This August is the 40th anniversary of the bombing at Sterling Hall in Madison. Sterling Hall houses the Physics Department at the University of Wisconsin (I had a year of physics there as part of my undergrad chemistry curriculum). The street shot linked above shows the stately western facade of the building. Around the back of the main building is an annex which houses laboratories, and until 1970, the Army Math Research Center.
Army Math was targeted by the bombers with a truck-load of fuel oil and fertilizer (the same concoction used 25 years later by the Oklahoma City Bombers). The bombers did over $2 M in structural damage, hurt 5, and killed one: Robert Fassnacht, a postdoctoral fellow working through the night on a physics experiment unrelated to the AMRC.
Some news reports said that the blast was heard up to 50 miles away. I was 10 at the time and we lived about 8 miles directly west in Middleton. I don't remember the blast (it was the middle of the night) but I sure do remember the next day. I vividly remember the TV news reports that night on CBS and even recall that Walter Cronkite had a substitute that evening (Walt must have been vacationing). Oddly, this event was the first time that I fully realized that my insular little childhood world was part of a greater violent and news-hungry world.
Only much later did I appreciate what Fassnacht must have been doing there that night-I did similar things years later as chemistry researcher. Sometimes you just had to pull those all-nighters to get the data. But unlike me, Fassnacht was married with kids, which must have made it even worse. Science graduate students and families are typically poor, and are banking on the breadwinner landing a real paying job one day. It must have been just devastating for his family. I'm cheered to see that part of the community arose to help that young family back then the next day. But part of the community didn't react that way then and now I'm even wondering whether vestiges of that community still linger on.
Fast forward about ten years. In 1979, as a UW undergrad, I attended a premiere screening of The War At Home, an Oscar-nominated documentary which regales the anti-war movement in Madison. The screening was held at the Union Terrace Theater. The film "starred" ring-leader Karleton Armstrong and a number of Madison political luminaries, some of whom had morphed from local student radicals into a local mayoral administration. Some of them were even in attendance, whom I recognized because I was involved with a now defunct newspaper called the Madison Press Connection.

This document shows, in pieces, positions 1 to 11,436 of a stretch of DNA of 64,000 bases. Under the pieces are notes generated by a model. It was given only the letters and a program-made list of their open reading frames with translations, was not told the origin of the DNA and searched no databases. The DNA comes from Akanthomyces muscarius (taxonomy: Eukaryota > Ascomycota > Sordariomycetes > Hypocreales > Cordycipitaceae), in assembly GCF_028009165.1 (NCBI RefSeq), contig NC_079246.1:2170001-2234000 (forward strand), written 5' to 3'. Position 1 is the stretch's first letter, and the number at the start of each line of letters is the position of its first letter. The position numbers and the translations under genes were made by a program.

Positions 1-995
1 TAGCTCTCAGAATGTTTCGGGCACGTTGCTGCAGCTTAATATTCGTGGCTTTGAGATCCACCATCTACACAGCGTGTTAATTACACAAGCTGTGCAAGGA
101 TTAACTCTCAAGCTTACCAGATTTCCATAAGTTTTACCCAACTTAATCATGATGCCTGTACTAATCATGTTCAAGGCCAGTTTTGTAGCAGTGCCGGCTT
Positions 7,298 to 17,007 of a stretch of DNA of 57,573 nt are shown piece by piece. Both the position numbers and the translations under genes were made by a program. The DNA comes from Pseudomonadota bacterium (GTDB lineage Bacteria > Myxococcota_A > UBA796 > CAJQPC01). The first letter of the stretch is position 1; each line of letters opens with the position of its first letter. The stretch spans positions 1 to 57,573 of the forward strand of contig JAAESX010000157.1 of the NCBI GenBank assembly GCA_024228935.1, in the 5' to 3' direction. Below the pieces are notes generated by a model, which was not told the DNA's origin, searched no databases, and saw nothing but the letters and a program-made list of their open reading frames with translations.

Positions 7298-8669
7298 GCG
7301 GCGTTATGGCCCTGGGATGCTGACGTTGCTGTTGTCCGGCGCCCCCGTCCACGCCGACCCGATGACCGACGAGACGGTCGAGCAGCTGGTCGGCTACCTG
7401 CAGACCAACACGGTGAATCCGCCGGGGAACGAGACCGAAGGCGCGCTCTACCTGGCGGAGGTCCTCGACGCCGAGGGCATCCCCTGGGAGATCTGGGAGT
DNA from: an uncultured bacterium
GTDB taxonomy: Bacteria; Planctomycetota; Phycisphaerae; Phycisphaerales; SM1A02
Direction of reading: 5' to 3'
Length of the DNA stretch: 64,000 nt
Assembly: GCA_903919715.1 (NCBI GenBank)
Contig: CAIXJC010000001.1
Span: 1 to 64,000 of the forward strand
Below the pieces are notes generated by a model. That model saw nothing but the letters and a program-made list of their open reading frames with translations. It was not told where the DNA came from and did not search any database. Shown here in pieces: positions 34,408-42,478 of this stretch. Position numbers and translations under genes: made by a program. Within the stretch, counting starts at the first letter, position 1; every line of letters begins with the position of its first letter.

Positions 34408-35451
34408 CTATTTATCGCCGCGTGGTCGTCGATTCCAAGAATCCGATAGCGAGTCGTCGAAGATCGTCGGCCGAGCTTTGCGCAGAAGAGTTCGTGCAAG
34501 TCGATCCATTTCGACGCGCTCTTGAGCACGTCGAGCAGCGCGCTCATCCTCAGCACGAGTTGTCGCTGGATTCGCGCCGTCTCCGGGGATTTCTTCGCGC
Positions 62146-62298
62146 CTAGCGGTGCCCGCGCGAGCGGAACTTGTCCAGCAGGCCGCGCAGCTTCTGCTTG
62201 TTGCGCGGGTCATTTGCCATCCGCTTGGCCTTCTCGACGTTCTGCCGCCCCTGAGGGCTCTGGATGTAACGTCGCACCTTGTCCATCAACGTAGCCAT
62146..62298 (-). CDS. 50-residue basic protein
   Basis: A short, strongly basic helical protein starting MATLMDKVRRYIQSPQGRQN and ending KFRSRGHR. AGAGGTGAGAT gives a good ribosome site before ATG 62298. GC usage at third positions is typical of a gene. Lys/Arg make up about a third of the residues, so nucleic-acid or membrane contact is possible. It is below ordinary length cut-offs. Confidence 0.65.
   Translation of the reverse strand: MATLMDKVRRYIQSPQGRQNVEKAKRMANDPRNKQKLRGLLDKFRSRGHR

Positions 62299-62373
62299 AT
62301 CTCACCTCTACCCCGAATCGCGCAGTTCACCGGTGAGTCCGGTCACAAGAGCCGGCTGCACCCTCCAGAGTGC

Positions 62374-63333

The film itself was mediocre (of course it had a great sound track-just like the 60's did) and it caught some critical flak right off the bat because the filmmakers had overdubbed the thudding sounds of police billy clubs hitting student bodies into some of the historical protest footage (you, know, so we'd feel their pain better). At the time I was considerably more neutral politically and even more tolerant than I am now. But what struck me then (and what I'll never forget) is the closing or penultimate scene in the movie when the mug shots of the four perps are shown. The filmmakers had the audacity to interject a blacked-out photo frame instead of Burt's mugshot during this sequence as if to say: "we're covering for you man; we're not gonna give you up man." Worse, many in the audience erupted in cheers and applause at this gesture.
I'm not sure that Madison has ever had full closure with the events of almost 40 years ago, nor whether it is even possible. The same student newspaper that instigated the belief that Army Math was somehow complicit in war crimes still foments trouble. The Sterling Hall bombing is like a festering scab on Madison's history. Not until 2007 was there even a plaque or memorial commemorating the event, though the physical scars have long been evident (I found them as a student and would often contemplate them as I walked between buildings).
I await the events of this coming summer and whether somebody will step forward and claim more responsibility for the insanity of 40 years ago.